|The Economy of Ransoming in the Early Modern Mediterranean|
|This paper, based on source material from French, Italian, and Spanish archives, explores the historical dynamics of a particular sector of early modern trans-cultural exchange in the Mediterranean, one which was closely linked to corsairs' activities by both Christian and Muslim powers in the 16th and 17th centuries. In this perspective, the frictions and conflicts across religious differences are considered as resources for intense interaction, creating new opportunities through the mediation of exchange and ransoming of captives. The paper argues the importance of the analytical distinction (existing in the contemporary Mediterranean languages) between slaves and captives, due not to a difference of status but of destination (to be ransomed), thus avoiding mixing up the traditional slave trade in the Mediterranean since ancient times and the distinct phenomena of “ransom slavery” in the early modern period.
This is not to claim a kind of a very specific and somewhat exceptional sector of “captives trade”. On the contrary, the paper tries to show the intimate links between ransoming and trade in the exchange between the northern and southern shores of the Mediterranean. Attention will be paid especially to the actors and brokers of intercultural exchange, their particular capacities and resources and their integration in the networks of early modern Mediterranean trade.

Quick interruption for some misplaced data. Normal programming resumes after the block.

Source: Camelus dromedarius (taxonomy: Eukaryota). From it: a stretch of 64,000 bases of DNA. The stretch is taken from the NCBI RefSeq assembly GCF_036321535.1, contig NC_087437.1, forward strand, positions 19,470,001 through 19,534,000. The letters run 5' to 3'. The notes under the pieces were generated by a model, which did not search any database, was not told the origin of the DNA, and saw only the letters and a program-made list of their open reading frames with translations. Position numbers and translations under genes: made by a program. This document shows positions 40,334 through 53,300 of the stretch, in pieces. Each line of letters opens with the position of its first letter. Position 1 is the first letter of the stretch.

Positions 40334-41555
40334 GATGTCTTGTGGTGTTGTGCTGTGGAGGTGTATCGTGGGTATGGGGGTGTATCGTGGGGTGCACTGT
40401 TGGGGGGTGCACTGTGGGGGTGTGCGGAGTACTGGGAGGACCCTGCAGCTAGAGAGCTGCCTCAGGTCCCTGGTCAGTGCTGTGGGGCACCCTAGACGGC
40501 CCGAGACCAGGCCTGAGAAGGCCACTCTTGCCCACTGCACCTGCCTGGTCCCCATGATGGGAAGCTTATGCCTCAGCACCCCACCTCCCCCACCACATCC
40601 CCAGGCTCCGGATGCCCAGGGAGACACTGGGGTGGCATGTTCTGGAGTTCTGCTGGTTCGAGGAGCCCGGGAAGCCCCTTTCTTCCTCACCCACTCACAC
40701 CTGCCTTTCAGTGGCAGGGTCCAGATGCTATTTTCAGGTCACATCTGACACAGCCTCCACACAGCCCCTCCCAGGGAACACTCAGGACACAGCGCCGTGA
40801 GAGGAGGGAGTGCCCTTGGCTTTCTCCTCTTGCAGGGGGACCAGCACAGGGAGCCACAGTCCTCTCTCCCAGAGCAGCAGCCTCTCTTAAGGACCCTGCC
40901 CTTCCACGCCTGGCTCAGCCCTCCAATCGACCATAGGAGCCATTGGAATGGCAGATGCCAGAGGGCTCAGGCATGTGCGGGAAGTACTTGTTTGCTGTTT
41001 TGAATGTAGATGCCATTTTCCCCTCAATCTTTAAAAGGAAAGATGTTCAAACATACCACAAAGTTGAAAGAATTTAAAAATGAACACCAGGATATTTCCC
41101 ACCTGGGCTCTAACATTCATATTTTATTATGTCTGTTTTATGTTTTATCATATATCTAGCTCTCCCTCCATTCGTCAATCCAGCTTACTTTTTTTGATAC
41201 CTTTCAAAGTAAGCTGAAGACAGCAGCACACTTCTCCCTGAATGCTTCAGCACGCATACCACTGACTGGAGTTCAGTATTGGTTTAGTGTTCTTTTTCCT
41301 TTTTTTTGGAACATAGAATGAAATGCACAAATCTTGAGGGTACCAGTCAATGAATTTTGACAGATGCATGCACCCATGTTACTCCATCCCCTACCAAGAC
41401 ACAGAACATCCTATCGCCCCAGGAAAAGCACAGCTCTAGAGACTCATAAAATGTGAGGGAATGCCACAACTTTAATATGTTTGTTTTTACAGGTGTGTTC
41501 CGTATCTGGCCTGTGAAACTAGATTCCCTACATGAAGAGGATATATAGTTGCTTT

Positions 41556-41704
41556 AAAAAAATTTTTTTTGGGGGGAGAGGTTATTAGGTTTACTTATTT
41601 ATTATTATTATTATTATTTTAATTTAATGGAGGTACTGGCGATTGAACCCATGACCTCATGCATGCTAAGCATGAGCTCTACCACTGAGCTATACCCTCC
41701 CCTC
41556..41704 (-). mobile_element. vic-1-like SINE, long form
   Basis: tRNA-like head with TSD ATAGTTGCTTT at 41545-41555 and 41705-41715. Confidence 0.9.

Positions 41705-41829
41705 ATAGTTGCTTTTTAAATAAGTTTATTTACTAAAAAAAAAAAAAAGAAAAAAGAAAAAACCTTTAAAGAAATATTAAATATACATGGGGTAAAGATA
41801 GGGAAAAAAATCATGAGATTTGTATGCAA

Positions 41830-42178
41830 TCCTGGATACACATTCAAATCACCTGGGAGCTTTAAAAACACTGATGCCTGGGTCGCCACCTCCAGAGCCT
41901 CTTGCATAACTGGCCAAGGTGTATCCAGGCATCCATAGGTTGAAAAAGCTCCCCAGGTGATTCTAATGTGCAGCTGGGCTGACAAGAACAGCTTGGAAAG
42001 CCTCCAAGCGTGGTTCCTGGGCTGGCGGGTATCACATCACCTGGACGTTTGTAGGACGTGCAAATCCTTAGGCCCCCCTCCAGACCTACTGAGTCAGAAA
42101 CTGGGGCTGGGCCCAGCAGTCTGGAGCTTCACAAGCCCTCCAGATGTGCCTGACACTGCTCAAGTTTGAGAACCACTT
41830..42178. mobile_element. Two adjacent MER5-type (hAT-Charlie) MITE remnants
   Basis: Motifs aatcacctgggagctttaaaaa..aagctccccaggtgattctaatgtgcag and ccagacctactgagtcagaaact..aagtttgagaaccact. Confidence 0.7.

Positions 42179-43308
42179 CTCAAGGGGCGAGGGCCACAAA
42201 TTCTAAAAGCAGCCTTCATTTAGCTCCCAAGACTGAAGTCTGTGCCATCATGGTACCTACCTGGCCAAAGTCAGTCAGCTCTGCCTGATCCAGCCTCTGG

Some long-term figures and practices (alfaqueque, alafía, albarano) illustrate how ransoming and trade have been closely linked, allowing a closer look to how, by gestures, anticipating action, etc., an “untrusted credibility” was to be established. Challenging a somewhat romantic picture of what should have been cross-cultural exchange in the early modern Mediterranean, the paper questions notions as third space, middle ground, or hybridity, and tries to give a more sober and realistic view of trans-cultural Mediterranean trade and its real, yet surprising, impetus to the historical dynamics.|